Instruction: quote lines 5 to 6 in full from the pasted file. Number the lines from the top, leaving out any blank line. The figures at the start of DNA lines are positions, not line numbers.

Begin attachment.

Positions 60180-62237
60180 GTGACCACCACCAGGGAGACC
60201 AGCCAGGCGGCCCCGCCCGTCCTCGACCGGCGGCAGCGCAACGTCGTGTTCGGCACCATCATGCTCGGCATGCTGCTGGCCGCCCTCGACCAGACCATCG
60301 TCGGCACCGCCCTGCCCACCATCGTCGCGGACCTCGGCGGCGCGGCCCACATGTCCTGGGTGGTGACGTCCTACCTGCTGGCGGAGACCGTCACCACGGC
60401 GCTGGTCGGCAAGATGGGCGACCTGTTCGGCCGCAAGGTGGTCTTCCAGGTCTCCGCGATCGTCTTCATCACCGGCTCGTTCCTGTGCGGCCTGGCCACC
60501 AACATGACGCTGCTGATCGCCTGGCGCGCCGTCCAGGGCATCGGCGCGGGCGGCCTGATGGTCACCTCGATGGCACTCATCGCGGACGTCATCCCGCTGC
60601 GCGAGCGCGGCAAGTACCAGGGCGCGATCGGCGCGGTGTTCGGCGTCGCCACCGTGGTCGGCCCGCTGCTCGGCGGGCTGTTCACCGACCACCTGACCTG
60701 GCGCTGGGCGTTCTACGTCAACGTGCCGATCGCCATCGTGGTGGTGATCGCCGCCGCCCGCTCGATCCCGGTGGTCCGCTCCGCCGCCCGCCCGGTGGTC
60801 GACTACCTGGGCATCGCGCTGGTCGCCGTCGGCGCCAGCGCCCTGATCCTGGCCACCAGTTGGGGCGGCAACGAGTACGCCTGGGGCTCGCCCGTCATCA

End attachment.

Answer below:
60401 GCTGGTCGGCAAGATGGGCGACCTGTTCGGCCGCAAGGTGGTCTTCCAGGTCTCCGCGATCGTCTTCATCACCGGCTCGTTCCTGTGCGGCCTGGCCACC
60501 AACATGACGCTGCTGATCGCCTGGCGCGCCGTCCAGGGCATCGGCGCGGGCGGCCTGATGGTCACCTCGATGGCACTCATCGCGGACGTCATCCCGCTGC